Documentary shows what it takes to be a ‘Real Boy’
Park City Film Series will present a free screening of Shaleece Haas’ “Real Boy,” not rated, at 7 p.m. on Thursday, May 10, at the Park City Library’s Jim Santy Auditorium, 1255 Park Ave. The screening is part of the Reel Film Series program. For information, visit www.parkcityfilmseries.com.
‘Real Boy’ post-screening panel participants
• Moderator: August Price, a Teen Council Alumnus, Include Peer Educator and Queer Youth Advisory Council member
• Jimmy Lee of the Utah Pride Center
• Sadie Ortiz, a Park City High School Junior Teen Council, Latinos in Action and Bright Futures member
• Thalia Barnett, Teen Council member at Wasatch High School and former Gay Straight Alliance president
• Izzy Neubecker, a transgender Park City High School alumnus and University of Utah student
• Ruth Ann Zimmer, Izzy’s mother
At one point during Shaleece Haas’ award-winning 2017 documentary “Real Boy,” the film’s subject, 19-year-old Bennett Wallace, says “I just want to be loved by my family, and I think for my family it’s not quite as simple as that.”
The scene, in a few words, breaks down Wallace’s struggle of being a transgender man, said Katharine Wang, Park City Film Series executive director.
“‘Real Boy’ is a beautiful depiction of not only Bennett’s journey of transition, and the support he creates in the community, but it is also about his relationship with his mother, Suzy,” Wang said. “Suzy struggles because she identified with her daughter, who is now Bennett, a son.” By following Bennett’s mother’s journey as well, the film provides many entry points for the audience to connect with the story, Wang said. “Seeing things from Suzy’s perspective and watching her own transformation from resistance to acceptance can help people understand the conversation about transition and how they can be supportive of the trans population and those who are more fluid on the gender spectrum.”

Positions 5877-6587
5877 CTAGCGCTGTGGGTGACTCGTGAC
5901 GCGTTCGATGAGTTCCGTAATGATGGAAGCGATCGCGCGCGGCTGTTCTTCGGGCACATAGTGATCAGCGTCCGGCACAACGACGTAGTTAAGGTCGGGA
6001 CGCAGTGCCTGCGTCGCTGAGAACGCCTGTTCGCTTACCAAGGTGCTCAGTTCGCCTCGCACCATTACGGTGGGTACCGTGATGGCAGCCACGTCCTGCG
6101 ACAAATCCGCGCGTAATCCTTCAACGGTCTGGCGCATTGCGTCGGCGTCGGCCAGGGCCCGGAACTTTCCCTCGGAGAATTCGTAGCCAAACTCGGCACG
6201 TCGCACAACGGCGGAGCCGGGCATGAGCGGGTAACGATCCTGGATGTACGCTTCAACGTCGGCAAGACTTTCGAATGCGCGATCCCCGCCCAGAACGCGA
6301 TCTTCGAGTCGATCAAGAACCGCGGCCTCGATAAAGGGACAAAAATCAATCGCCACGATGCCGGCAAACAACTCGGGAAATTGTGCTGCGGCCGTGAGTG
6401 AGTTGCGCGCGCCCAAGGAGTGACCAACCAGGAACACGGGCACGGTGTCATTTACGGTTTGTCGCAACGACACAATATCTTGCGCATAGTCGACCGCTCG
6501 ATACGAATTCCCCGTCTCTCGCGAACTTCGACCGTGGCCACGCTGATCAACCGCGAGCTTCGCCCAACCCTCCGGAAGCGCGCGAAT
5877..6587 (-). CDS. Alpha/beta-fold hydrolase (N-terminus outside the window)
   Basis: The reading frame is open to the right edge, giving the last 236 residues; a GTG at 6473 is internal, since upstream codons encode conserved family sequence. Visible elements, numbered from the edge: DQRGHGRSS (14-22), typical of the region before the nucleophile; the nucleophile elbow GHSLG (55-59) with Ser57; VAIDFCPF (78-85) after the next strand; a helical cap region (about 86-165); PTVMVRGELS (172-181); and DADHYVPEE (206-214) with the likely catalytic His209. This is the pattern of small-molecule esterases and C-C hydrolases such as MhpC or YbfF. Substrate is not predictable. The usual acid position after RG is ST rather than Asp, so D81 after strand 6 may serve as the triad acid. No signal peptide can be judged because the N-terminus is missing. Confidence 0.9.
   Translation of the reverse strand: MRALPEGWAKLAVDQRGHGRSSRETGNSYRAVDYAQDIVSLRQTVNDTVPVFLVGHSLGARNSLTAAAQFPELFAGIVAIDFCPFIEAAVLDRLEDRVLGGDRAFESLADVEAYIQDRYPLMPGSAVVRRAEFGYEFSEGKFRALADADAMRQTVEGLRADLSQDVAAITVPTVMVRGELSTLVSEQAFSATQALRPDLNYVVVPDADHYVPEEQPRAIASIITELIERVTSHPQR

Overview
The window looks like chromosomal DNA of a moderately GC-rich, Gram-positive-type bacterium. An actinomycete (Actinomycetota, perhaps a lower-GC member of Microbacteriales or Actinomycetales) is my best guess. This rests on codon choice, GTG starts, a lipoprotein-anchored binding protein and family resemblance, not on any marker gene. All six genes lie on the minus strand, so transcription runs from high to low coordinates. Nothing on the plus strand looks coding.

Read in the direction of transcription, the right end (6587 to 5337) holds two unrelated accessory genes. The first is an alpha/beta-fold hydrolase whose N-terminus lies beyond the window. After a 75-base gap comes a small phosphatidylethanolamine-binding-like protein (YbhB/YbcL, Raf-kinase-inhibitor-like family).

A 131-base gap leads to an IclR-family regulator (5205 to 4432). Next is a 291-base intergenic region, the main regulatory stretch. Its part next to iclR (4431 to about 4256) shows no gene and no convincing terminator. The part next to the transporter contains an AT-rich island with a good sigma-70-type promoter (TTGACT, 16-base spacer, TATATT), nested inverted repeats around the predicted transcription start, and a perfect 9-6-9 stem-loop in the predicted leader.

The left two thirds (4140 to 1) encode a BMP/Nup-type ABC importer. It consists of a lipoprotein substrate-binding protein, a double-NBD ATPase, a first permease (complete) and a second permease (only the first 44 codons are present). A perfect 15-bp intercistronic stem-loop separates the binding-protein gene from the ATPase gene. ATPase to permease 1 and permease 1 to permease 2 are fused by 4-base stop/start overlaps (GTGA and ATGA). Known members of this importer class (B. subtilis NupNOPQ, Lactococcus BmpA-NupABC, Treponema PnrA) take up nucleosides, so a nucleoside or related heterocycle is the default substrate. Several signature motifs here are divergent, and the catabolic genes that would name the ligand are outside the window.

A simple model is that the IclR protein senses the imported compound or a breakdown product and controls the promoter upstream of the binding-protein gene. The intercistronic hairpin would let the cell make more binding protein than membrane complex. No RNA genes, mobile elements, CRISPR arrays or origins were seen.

The Park City Film Series will present a free screening of “Real Boy” at 7 p.m. on Thursday, May 10, at the Park City Library’s Jim Santy Auditorium, 1255 Park Ave.
The documentary has won a string of Best Documentary awards at the Frameline Film Festival in San Francisco, Austin Gay & Lesbian Film Festival in Austin, LesGaiCeineMad in Madrid and the Durango Film Festival in Colorado. It also won Best Feature at the Iris Prize Film Festival in Wales.
The screening is underwritten in part by Planned Parenthood of Utah, who has an ongoing partnership with the Park City Film Series, according to Wang.
“They have been wonderful advocates in our community regarding sexual assault, consent, gender identity and sexuality and giving value to those conversations,” she said.
Last year, Annabel Sheinberg, education director for Planned Parenthood of Utah, brought “Real Boy” to Wang’s attention.
“It struck a chord because there is so much conversation about gender identity that has been gaining momentum not only in this community, but in the nation,” Wang said. “It seemed like a good entry point for us to elevate the conversation.”
Park City Film Series made it a point to screen the documentary during Mental Health Awareness Month, because it addresses how mental health care, or the lack of it, affects the well-being of transgender people and the communities they inhabit, Wang said.
“This conversation isn’t just about trans people,” she said. “It’s about all of us and it shows us how the beauty of our differences makes our community more complex. The filmmakers want people to embrace diversity wherever it may be — schools, the workplaces and homes — and make the world a safer place as well as letting us all be ourselves.”
A post-screening panel discussion, curated by Sheinberg will follow up and build on the conversations that are spotlighting in the film, Wang said. (See accompanying box)
“The goal of the panel is to be an accessible experience that will give a voice to transgender youth, as well as give parents and allies more knowledge,” she said. “The panelists are people who have experience with transgender issues, and will show us how to have these conversations that are safe and inclusive. We’re all on this journey at different points of understanding.”
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